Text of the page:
Press On to Finish Strong

Typically, writing students are excited two times: at the very beginning of the writing course and again at the end (because they are graduating and/or being published.)

Book writers are also excited at the beginning of a project (when their idea and characters are new) and at the end (when the final draft is complete or it’s sold.)

But the middle? Middles can be miserable.

Part of the Package

Last year I had two writers in the same week, both talented and one already published, write to say that they were no longer excited about writing because it had become difficult. “This is harder than I thought it would be” is something I frequently hear. The new writer usually wants me to explain how to make it easy again, how to take the work out of the writing (because, presumably, it’s not hard work for me.)

I think this comes from a real misconception about writing. Writing is like having a good relationship with someone. It’s exciting when you first meet, it’s satisfying after years of sharing experiences and working through the conflicts, but the middle is a mixture of joy and tests (or obstacles.) Frequently it’s not fun! It’s just part of the package–and it’s the same with writing.

Where the Rubber Meets the Road

A quote from Never Give Up! says it well:

“Between the beginning and the end, every situation or pursuit has a ‘middle’–and the middle is where we often face our greatest challenges, hurdles, roadblocks, obstacles, detours, and tests. People who are easily led by their emotions rarely finish what they start. They give up when the project is no longer exciting and all they see in front of them is hard work.”

Just a While Longer

If you’re on the verge of quitting writing, I would encourage you to give it a bit longer. Face the challenges and be determined to overcome them. Find ways to make the middles fun! They can be every bit as rewarding as beginnings and endings–it just takes more work. Don’t be satisfied with “just trying” something, but see it through to the end. At least 90% of the time, you’ll be so glad you did.

I know there are rare instances where the only wise thing to do is to give up (on a career choice, a relationship, or a story). That choice is the exception to the rule though. Don’t be quick to quit writing just because it stops being fun for a while.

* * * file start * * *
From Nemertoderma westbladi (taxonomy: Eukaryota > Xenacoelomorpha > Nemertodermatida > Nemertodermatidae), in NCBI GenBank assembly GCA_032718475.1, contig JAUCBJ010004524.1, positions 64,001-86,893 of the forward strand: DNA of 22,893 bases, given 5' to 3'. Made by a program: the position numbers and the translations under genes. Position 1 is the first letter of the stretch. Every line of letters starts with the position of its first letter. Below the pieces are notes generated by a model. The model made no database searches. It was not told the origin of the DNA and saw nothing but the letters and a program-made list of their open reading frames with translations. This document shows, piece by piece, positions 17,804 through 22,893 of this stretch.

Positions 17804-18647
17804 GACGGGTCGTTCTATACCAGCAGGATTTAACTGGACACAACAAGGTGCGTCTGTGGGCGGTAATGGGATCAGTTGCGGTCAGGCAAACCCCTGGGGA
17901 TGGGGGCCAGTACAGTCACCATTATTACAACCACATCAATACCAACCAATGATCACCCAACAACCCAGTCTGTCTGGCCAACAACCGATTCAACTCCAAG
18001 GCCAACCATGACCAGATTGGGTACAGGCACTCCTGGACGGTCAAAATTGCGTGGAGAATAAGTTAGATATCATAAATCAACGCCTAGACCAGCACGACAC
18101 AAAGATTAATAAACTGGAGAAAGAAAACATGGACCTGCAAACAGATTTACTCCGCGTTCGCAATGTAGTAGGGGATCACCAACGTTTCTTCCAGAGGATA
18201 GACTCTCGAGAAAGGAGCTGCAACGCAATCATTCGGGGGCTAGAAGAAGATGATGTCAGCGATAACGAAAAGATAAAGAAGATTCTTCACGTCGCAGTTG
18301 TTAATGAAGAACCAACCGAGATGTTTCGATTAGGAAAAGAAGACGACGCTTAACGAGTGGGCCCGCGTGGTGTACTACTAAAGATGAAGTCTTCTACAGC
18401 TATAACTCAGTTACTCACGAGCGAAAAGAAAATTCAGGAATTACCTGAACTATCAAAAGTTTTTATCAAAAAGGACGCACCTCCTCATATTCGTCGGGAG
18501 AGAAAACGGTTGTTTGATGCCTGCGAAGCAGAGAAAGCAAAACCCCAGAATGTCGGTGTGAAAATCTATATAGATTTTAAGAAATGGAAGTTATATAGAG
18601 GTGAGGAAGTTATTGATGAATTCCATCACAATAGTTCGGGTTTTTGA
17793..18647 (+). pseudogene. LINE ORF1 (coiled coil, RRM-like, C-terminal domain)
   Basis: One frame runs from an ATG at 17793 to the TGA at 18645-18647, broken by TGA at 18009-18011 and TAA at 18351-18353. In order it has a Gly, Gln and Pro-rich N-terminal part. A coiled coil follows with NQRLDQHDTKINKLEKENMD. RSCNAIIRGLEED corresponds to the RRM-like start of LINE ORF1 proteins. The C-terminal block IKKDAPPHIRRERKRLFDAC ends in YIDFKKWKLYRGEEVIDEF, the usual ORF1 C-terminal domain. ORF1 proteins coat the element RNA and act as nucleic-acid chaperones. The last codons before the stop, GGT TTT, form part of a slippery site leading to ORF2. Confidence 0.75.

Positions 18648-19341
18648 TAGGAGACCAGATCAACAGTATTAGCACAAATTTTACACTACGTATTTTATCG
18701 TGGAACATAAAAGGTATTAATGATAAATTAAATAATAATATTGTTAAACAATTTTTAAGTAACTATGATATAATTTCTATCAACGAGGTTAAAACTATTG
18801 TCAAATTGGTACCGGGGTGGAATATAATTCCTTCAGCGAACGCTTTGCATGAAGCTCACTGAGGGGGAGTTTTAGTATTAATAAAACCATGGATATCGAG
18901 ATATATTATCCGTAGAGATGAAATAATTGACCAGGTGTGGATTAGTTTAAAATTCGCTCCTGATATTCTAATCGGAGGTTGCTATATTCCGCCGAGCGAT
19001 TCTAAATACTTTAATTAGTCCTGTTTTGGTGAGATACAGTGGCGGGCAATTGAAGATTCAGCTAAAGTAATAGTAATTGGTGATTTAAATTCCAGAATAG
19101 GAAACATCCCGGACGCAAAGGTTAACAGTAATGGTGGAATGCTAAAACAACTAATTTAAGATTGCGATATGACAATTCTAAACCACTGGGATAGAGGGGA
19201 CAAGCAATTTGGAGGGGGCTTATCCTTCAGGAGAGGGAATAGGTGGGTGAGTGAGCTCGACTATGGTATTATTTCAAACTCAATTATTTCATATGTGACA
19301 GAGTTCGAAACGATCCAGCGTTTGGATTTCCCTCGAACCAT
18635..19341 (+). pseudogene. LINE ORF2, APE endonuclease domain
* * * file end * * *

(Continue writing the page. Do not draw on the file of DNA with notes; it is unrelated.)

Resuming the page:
Best Predictor of Success

Many new writers will ask me, “Do you think I have what it takes to succeed as a writer?” I used to believe that I could tell within a couple of lessons with students. I have found over the years that I was wrong. Too often the students I had earmarked for long and happy writing careers quit because it grew difficult, and they were used to instant and easy success.

On the other hand, students who were mediocre at the beginning have gone on to publish well! I have a shelf of student books to prove it. They studied, they learned, they took courses and got critiqued if necessary. They submitted and endured rejection slips–but they persevered. And I’m proud to say that their books are impacting the world of children in very positive ways.

Crossing the Finish Line

ALL writers have trouble sticking it out during those “miserable middles.” Do you have any mental tricks or words of wisdom that work for you at such times? If so, please share!

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4 Responses to Press On to Finish Strong

  1. Vijaya says:

    Death. It puts everything into perspective. Would I rather die trying to live the life I wanted, or just have dreamed of it? This is why I slog through the middle, the revisions, and I rather enjoy it (but I like it better when I’ve done it).

  2. Hi Kristi,

    This quote has pulled me through several periods of doubt:

    “When you get into a tight place and everything goes against you, till it seems as though you could not hang on a minute longer, never give up then, for that is just the place and time that the tide will turn.” ~ Harriet Beecher Stowe

    A funny aside: when you mentioned those students whom you thought would have a long, successful career in writing, I was thinking in my little, vain head, “Me, me. If I were her student, that’d be me.” Then when you said it was those who started off mediocre who went on to being successful with their writing, I thought again in my little, vain head, “Me, me. If I were her student, I’d be one of those who starts off mediocre!”

    • kwpadmin says:

      Claudine, I love that quote! So very true. And your sense of humor gave me a smile this morning. We are all different writers at different times. (You have a lovely review blog, by the way.) 8-)

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